SEM Contest Results

While the Marketing Pilgrim SEM Scholarship Contest is still going on, it sadly ended for me today. My entry didn’t get the most unique views this week and I won’t be making it the next and final round. I did learn some things and wanted to share some of my experience and the approach I took to driving traffic to the article. Many of the same tactics can be used to bring traffic to any page on your site.

The winner for this week was Ben Wills article The Five Pillars of Social Media Marketing with an impressive 1153 unique views, by far the most for any article in the four weeks of the contest. By comparison my own article drew 435 unique views, which would have been enough to win either of the first two weeks, but not either of the last two weeks. Congratulations to Ben for both writing a good article and getting a lot of people to it this week.

So what did I do and what could I have done better?

Writing The Article

Everything began with the actual article. As many of you probably know my article dealt with practicing good karma as a way to SEO and marketing success. The idea was one that came to me very late the night before the entry was submitted. I wanted something that would be a little different from the other articles I had seen. The thought was that in case it made it past this round it would stand out from the others. It was written shortly after completing another article that I thought seemed too much like the other winners. The article I didn’t use became my post SEO For The Social Web

One of my initial thoughts about the contest was that having a good title would lead to a lot of clicks from people who landed on the general page linking to all the articles. I named the article SEO is Nothing but Karma, though after it had been submitted I wished I had named it SEO Ain’t Nothing But Karma. I don’t know if it’s a big difference, but I think the word, or non-word, “ain’t” makes the title a little more interesting. I also wish I’d stuck to my usual format of keeping the first letter of every word capitalized.

I’d like to tell you I spent some time optimizing the page so it would do well in organic search results and that I’d chosen the topic based in part on keyword research, but I can’t tell you either. It’s my own fault for finding the contest so late in the process and leaving the writing till the very last minute. Were I to start again I would have chosen a topic which would have let me target keyphrases better and also spent a little more time optimizing the page.

One thing I didn’t do that I should have was link out to other sites. I’ve since learned Ben had a good amount of success with this. For some reason I was mistakenly under the impression that we weren’t supposed to link out. I have no idea why I thought that, except that most of the articles in the contest I had read before I wrote mine weren’t linking out. It’s my bad for letting it keep me from linking to other pages as I normally would with a post. Linking to blogs with trackbacks can bring some easy traffic to a page. Readers of the blog will click as will the site owner just to check who’s linking to them. It would have been a good way to bring more unique views and possibly even have gotten another blogger mentioning my article.

The Promoting Begins

The articles went up last Monday and as soon as they did and I had a URL to promote I began emailing people to let them know about the contest and asking them to click. The goal was to get other people spreading the word for me in a sort of viral marketing campaign. I wanted to get that done early to give as much time as possible for the word to spread. Believe it or not my mom was one of the first I emailed. She has a large network of friends many of whom I would never have been able to reach on my own. How far the word spread I don’t know, but I was hearing of people who were checking out the article all week.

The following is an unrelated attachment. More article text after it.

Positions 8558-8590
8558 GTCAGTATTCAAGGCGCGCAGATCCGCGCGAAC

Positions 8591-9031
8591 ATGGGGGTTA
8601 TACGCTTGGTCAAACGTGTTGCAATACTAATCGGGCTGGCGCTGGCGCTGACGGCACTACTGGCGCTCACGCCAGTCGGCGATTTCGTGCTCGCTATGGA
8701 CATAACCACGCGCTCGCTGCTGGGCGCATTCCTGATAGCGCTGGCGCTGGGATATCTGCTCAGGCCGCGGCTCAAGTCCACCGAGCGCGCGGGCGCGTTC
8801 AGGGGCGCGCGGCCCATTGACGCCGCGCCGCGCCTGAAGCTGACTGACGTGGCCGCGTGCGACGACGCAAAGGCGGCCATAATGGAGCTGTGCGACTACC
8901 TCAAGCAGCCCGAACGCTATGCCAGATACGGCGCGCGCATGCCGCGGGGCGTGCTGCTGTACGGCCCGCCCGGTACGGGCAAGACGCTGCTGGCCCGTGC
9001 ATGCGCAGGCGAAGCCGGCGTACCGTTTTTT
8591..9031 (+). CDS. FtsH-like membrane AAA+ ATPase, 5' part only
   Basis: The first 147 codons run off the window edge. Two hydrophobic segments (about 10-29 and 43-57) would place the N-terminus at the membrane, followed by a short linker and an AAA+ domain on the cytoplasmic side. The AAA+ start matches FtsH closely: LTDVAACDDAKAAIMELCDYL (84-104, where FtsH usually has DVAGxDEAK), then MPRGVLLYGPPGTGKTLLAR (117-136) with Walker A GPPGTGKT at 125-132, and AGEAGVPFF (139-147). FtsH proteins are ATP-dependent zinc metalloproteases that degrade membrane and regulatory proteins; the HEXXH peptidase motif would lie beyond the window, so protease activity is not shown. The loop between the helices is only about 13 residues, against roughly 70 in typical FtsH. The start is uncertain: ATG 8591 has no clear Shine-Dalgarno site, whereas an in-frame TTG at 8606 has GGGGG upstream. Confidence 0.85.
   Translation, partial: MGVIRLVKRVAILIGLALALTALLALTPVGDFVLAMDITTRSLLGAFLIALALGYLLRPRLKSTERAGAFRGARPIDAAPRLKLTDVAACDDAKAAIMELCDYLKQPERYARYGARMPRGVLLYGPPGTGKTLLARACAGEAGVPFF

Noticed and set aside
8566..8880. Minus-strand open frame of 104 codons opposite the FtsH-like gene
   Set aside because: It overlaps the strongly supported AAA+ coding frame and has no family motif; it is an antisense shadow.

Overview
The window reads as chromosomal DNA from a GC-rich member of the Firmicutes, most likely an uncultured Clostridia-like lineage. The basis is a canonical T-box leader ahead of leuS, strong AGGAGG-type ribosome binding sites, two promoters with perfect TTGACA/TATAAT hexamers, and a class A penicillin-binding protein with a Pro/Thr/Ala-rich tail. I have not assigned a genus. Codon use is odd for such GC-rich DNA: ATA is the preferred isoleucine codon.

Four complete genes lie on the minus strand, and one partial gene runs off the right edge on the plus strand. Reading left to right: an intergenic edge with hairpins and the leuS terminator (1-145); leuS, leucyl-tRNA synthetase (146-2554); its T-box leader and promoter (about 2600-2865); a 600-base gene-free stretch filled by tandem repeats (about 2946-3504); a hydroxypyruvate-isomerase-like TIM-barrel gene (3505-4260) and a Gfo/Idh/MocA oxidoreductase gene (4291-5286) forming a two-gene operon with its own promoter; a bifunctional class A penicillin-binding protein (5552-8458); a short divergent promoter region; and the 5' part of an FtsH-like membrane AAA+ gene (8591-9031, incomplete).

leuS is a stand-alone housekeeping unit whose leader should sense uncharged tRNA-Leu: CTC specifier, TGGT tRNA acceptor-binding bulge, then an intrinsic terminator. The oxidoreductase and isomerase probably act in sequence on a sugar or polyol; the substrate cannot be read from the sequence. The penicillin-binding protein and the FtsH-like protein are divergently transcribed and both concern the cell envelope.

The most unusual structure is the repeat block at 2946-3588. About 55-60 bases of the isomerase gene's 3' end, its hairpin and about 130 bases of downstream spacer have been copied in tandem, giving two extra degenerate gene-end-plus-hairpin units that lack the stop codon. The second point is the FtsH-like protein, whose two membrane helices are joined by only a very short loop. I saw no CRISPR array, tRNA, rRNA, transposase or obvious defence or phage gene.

Even with the email campaign there were still people I could have emailed that I never did. Some I simply didn’t want to hear from and others were people I didn’t really think would spread the word very far. I probably should have sent emails to them since every click might have made a difference.

After a morning of emails I signed into the forums where I’m a regular member and added a link in my forum signatures to the article. I tried to make the link stand out a little more than my other signature links. I get a fair amount of forum traffic here and the hope was for a week I could send it to the article instead of to this site.

At two of the forums where I am well ingrained in the community I started new threads asking people to check out the article and spread the word. I cleared it with forum administrators before I did since I wasn’t looking to spam either forum. I think this may have been one of the better promotional tactics I tried. The response was very positive to both me and the article and I know of at least a few people who posted links on their blogs or other forums.

A few select members of the forums I sent a message to directly also asking them to take a look at the article and spread the word. I wanted to make sure they saw the link in case they missed my thread and I also though they were in better positions to help spread the link. All, but a couple got back to me at some point during the week and several posted the link on their own blogs.

Modifying This Site

If you spent any time on this blog last week you would have noticed that I had added links to every page leading to the article. The obvious hope was that since the blog draws a good amount of traffic that some people would leave the site via the link. I even removed the AdSense links on the posts that get the most search traffic. Don’t worry I can afford the pack of gum lost from removing the ads for the week.

I also made sure that every post last week had at least one link to the article. My blog has recently been picked up as a partner on the iEntry network, which includes the popular WebProNews and I was hoping that the links would get some clicks when the posts made their way to the WebProNews site.